Neo’s response to Smith is, “Because I chose to.” To which I would amend to, “Because I’m called to.” We are not called to Christianize the state, there is no point prescribing Christian values for people who are not Christians. But we are in the industry of being a really, really annoying force of resistance in the world around us. We are fundamentally called to be witnesses to a new regal order (the kingdom of God) and a new way of being human (the new creation). We are establishing a state-within-the-state, setting up an underground network with a message so subversive that it would warrant instant arrest, a praxis that is virtual treason, a secret rebellion against the imperially sponsored secularism around us. When Christians are hated rightfully, i.e., for being different, not for calling for gays and lesbians to be locked up in some big paddock like one lunatic American preach said, then that is a good sign we are doing our job correctly.

We need to take a leaf out of the book of the Epistle to Diognetus:
For the Christians are distinguished from other men neither by country, nor language, nor the customs which they observe. For they neither inhabit cities of their own, nor employ a peculiar form of speech, nor lead a life which is marked out by any singularity. The course of conduct which they follow has not been devised by any speculation or deliberation of inquisitive men; nor do they, like some, proclaim themselves the advocates of any merely human doctrines. But, inhabiting Greek as well as barbarian cities, according as the lot of each of them has determined, and following the customs of the natives in respect to clothing, food, and the rest of their ordinary conduct, they display to us their wonderful and confessedly striking method of life. They dwell in their own countries, but simply as sojourners. As citizens, they share in all things with others, and yet endure all things as if foreigners. Every foreign land is to them as their native country, and every land of their birth as a land of strangers. They marry, as do all [others]; they beget children; but they do not destroy their offspring. They have a common table, but not a common bed. They are in the flesh, but they do not live after the flesh. They pass their days on earth, but they are citizens of heaven. They obey the prescribed laws, and at the same time surpass the laws by their lives. They love all men, and are persecuted by all. They are unknown and condemned; they are put to death, and restored to life. They are poor, yet make many rich; they are in lack of all things, and yet abound in all; they are dishonoured, and yet in their very dishonour are glorified. They are evil spoken of, and yet are justified; they are reviled, and bless; they are insulted, and repay the insult with honour; they do good, yet are punished as evil-doers. When punished, they rejoice as if quickened into life; they are assailed by the Jews as foreigners, and are persecuted by the Greeks; yet those who hate them are unable to assign any reason for their hatred.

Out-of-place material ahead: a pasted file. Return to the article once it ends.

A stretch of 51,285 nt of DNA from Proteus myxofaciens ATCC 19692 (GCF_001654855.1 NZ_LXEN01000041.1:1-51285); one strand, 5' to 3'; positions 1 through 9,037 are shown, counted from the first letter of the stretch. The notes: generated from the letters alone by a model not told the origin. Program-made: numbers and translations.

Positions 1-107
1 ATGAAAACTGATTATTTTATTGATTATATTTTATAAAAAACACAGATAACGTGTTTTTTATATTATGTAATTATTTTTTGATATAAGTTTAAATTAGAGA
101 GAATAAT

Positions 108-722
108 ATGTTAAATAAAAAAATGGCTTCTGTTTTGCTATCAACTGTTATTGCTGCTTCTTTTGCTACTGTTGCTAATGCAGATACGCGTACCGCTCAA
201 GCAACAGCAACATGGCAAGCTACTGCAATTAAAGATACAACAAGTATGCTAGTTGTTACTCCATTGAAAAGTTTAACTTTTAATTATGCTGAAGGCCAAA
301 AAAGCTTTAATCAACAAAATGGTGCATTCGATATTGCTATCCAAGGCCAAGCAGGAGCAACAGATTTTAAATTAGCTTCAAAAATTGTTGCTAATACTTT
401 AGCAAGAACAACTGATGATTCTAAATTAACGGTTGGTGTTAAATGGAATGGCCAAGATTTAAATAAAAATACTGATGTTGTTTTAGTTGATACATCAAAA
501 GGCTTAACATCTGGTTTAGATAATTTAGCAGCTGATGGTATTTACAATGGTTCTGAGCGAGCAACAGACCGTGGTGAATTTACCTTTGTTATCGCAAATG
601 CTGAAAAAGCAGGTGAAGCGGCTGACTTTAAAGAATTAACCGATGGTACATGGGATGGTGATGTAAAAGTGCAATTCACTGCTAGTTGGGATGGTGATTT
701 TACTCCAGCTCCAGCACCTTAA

In a nutshell:

- Gay marriage is inevitable, so we need to rethink how we relate to society.
- We can expect to be called human-haters (homophobes, biophobes, polyphobes, treasonous, anti-social, etc.) because of our refusal to endorse and affirm the culture around us.
- Gay marriage is about a larger trend in western society edging towards an aggressive secularization that permits religious communities to exist but only on the grounds of an unwritten non-interference clause (i.e., shut up, sit down, say nothing, and please die out quietly).
- Fidelity in this state of exile is not Christianizing, but witnessing to a different way of being authentically human, whispering across a table that “Aslan is on the move,” declaring that a new thing is happening in our midst, being proud of those things that makes us better than the pagans (i.e., we don’t kill our babies), reflecting love in the face of prejudicial hatred, blessing others when we are cursed, and pointing towards Jesus Christ who brings the redemption and transformation that we everybody in the world needs.

more than unconditional love

I like John Piper's post on Hope for More Than Unconditional Love. God's unconditional love it both true and amazing. And yet when that becomes the ultimate hope, or our greatest desire, it simply isn't enough. We need to be transformed into the fullness of the knowledge of the glory of Christ. We need to do more than receive His love - we need to be transformed by it. And in that, not just to a place of positional righteousness but a righteousness that is real and lived out moment-by-moment for His Name's sake.

Here is Piper's post.

If you only hope for unconditional love from God, your hope is great, but too small.

Unconditional love from God is not the sweetest experience of his love. The sweetest experience is when his love says: “I have made you so much like my Son that I delight to see you and be with you. You are a pleasure to me, because you are so radiant with my glory.”

This sweetest experience is conditional on our transformation into the kind of people whose emotions and choices and actions please God.

Unconditional love is the source and foundation of the human transformation that makes the sweetness of conditional love possible. If God did not love us unconditionally, he would not penetrate our unattractive lives, bring us to faith, unite us to Christ, give us his Spirit, and make us progressively like Jesus.

But when he unconditionally chooses us, and sends Christ to die for us, and regenerates us, he puts in motion an unstoppable process of transformation that makes us glorious. He gives us a splendor to match his favorite kind.